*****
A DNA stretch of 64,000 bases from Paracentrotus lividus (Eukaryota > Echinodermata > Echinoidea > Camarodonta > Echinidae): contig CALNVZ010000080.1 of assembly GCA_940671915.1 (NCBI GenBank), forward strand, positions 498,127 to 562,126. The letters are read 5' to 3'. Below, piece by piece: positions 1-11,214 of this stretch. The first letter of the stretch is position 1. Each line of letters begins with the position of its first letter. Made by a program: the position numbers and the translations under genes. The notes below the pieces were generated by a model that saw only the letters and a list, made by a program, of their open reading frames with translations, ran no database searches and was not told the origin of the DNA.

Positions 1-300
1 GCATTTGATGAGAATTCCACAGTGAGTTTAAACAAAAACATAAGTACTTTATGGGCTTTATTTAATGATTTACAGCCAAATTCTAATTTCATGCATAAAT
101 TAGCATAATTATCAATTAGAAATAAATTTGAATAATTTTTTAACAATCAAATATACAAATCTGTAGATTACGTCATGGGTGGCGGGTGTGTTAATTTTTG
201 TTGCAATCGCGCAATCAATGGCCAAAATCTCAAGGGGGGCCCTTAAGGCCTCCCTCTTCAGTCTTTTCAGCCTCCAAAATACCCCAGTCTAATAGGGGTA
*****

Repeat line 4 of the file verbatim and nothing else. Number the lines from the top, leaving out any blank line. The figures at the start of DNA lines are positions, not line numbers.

101 TAGCATAATTATCAATTAGAAATAAATTTGAATAATTTTTTAACAATCAAATATACAAATCTGTAGATTACGTCATGGGTGGCGGGTGTGTTAATTTTTG